Saturday, 16 November 2013

Letters from Thailand, part three

Part one here

Part two here

Chiang Mai - Jungle trek

8 April 2013 at 11:28
Sunday morning our overnight coach arrived in Chiang Mai. The horrific bus journey was the first time i've wanted to go home since getting here, I've been fine with the heat and the bugs but the air con has driven me insane. The whole night was spent shivering, at about three in the morning I realised I could turn the fans above my head off, but it was still cold. We then got a big tuk tuk bus to our guest house where we were split into two smaller groups, half doing trecking, half playing with elephants. After only 2 hours sleep I wasn't sure which one I'd rather do half asleep. I ended up in the trecking half. Another bus journey later we were left at the side of the jungle with a new guide, Sooty, which made me smile but miss my cats.
Trecking through the jungle was amazing and we saw so much of the rural lifestyle out here! Sooty carried a machetti and would just chop away at the trees and show us how to eat bits of bark. He also made us each big walking sticks out of thick bamboo cane and had us eating termites and wild growing chillis. We stopped for lunch by the river where he handed us each a little parcel wrapped up like fish and chips but inside there was warm rice and chicken. We swam in the water and it was warm but quite still and muddy. We then continued trecking through the farmland, passing skinny cows and water buffalo. The second waterfall we stopped at was gorgeous and there was a long skinny, springy tree growing down from the side of the cliff then inexplicably curving up again and wrapping round another tree and it made an excellent swing. The whole experience was just so peaceful and so beautiful it's hard to believe you're really there. I went exploring to take some pictures of the wild, criss-crossing tree roots and saw a little toad and then thousands of skinny spiders with white bodies swarming round the tree.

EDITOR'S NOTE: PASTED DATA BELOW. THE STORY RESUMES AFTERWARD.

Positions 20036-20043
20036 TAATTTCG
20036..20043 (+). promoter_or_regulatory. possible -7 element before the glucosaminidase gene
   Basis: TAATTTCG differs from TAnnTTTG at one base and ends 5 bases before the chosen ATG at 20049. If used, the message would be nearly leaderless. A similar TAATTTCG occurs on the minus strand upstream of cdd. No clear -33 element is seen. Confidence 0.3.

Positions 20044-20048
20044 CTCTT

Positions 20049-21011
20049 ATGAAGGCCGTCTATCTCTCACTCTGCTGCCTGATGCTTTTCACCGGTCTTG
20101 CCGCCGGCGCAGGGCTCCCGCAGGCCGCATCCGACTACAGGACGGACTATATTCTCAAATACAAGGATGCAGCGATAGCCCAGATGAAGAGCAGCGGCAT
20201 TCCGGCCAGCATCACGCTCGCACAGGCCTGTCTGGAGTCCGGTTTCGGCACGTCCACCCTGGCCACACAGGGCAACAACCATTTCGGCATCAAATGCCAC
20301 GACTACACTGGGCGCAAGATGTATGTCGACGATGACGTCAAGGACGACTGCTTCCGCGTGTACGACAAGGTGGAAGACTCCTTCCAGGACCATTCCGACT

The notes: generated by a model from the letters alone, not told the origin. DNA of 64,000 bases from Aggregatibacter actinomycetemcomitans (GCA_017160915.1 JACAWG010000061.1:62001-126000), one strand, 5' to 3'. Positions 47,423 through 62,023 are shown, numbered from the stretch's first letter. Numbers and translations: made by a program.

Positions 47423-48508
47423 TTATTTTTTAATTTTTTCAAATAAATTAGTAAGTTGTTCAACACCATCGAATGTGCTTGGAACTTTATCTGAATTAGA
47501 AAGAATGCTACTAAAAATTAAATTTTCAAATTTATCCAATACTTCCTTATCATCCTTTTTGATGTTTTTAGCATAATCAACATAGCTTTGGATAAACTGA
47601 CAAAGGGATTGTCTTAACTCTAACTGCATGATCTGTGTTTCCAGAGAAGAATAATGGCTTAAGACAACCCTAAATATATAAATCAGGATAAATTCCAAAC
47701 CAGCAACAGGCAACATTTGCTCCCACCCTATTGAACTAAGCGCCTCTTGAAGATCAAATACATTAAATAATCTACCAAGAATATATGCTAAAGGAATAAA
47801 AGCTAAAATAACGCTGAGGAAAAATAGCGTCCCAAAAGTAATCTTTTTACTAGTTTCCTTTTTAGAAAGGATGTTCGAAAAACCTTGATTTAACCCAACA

Eventually we made it to our home for the night, a rural tribal village at the top of a mountain. Skinny dogs surrounded you everywhere and there was an adorable puppy and I just knew it didn't have rabies and so allowed myself to play with it. The villagers are so polite and respectful, they cooked us food and served us when really it was us that respected them. Their way of living is so simple, no electricity or running water, and we watched them making fabric for their clothes. The young children dodged around us with a mixture of fear and fascination and sold us little handmade bracelets. Some of the older children were running around with big knives and one of them seemed to have a gun, but it would've been insulting to run away from their hospitality screaming so I tried to block bad thoughts out my head. We ate tea, delicious green curry again, out in the open watching the sun go down and you can see for miles. Once we were bored of card games a local man came over and broke a thin reed up into lots of little sticks and set them down in patterns and made a game of it, setting us puzzles. I was very good at this and he shook my hand. We all slept on the floor of a big bamboo cabin and I quickly made sure I had a bed with a mosquito net. It was covered in holes and so totally useless but I felt like I was in a safe little den, which was nice as I could hear the dogs howling and fighting all night in the pitch black.